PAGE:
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Teach kids the dangers of ice

Ice thickness varies greatly on lakes, ponds and rivers throughout Minnesota. Some water bodies have none, while others have several inches, according to the Minnesota Department of Natural Resources.

"Ice, especially early ice with snow cover, is extremely deceptive because you can't see dangerous cracks or the thickness of the ice under the snow," DNR Conservation Officer Adam Block said. "Parents need to teach their kids that ice is never 100 percent safe. If your child is near the ice, you should be near your child."

Following these guidelines can help minimize the risk:

• Always wear a life jacket on the ice (except when in a vehicle).

• Children should never be unsupervised around ice.

• Caution children to stay off ponds, streams and other bodies of water.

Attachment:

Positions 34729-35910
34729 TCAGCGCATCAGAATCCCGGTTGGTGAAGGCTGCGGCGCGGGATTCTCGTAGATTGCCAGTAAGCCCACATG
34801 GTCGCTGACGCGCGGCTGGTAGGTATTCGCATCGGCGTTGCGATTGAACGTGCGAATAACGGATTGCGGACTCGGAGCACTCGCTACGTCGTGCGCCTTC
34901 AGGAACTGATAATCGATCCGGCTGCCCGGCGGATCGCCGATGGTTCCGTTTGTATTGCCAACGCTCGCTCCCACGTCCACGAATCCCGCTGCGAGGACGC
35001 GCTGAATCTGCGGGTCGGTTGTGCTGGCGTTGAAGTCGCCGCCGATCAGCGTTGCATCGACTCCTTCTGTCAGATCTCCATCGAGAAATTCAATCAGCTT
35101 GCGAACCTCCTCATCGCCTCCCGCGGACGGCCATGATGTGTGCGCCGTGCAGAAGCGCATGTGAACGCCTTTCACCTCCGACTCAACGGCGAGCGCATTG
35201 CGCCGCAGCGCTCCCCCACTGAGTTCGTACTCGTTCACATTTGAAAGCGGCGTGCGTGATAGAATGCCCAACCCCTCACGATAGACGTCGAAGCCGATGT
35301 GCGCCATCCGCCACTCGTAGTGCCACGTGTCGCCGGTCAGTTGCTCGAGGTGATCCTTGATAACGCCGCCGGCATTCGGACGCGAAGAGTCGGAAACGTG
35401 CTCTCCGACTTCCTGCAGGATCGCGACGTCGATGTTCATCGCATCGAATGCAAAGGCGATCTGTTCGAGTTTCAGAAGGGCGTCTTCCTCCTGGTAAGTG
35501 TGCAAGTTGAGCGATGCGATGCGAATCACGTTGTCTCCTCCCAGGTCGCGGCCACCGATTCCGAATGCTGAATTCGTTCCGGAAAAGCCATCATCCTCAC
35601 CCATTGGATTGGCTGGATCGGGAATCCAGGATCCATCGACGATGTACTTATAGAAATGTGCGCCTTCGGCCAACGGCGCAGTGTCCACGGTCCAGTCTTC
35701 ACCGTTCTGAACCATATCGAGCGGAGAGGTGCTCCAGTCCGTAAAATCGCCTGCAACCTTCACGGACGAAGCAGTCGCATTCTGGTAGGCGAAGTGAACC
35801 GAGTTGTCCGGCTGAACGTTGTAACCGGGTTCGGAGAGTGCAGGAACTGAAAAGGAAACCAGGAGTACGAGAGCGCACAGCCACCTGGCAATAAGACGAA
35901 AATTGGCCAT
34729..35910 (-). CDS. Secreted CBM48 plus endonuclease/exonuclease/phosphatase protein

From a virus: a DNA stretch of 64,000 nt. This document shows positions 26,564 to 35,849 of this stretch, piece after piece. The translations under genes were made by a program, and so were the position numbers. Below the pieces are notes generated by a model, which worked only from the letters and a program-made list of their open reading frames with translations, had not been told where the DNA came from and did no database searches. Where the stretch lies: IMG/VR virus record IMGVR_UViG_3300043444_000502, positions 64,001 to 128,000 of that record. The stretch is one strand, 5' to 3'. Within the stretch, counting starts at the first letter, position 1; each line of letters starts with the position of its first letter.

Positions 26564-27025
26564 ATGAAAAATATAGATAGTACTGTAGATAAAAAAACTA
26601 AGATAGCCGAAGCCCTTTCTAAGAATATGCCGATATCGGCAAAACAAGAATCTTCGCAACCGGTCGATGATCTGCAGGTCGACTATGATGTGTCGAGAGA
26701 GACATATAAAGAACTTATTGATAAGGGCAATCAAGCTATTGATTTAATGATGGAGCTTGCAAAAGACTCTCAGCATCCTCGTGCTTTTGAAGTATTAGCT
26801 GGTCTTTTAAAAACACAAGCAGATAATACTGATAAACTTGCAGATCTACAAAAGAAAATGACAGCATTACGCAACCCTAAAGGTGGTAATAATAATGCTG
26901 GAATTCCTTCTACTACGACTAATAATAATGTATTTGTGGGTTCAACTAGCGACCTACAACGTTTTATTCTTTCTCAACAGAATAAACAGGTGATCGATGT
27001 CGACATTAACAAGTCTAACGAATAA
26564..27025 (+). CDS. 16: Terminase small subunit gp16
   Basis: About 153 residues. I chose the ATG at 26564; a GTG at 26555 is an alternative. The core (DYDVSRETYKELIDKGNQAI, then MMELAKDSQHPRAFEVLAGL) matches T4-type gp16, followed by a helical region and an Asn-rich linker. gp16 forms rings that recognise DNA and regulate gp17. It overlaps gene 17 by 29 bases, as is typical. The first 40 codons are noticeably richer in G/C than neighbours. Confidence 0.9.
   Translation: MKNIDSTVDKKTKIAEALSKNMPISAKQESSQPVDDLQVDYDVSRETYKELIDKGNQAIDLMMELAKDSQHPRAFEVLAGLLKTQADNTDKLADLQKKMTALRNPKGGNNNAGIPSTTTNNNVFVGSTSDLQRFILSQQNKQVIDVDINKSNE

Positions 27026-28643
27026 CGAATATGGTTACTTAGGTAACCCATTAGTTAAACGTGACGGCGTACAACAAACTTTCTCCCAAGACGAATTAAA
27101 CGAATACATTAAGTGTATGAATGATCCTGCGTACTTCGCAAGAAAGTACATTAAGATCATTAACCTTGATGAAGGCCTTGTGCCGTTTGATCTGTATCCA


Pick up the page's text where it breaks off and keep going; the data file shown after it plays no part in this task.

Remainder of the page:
• A thin coating of ice on a pond or lake does not mean it is safe.

• Check ice thickness at regular intervals — conditions can change quickly.

• Before heading out, inquire about conditions and known hazards with local experts.

• Avoid channels and rivers.

The minimum ice thickness guidelines for new, clear ice are:

• 4 inches for ice fishing or other activities on foot.

• 5-7 inches for a snowmobile or all-terrain vehicle.

• 8-12 inches for a car or small pickup truck.

• 12-15 inches for a medium truck.

• Double these minimums for white or ice covered with heavy snow.

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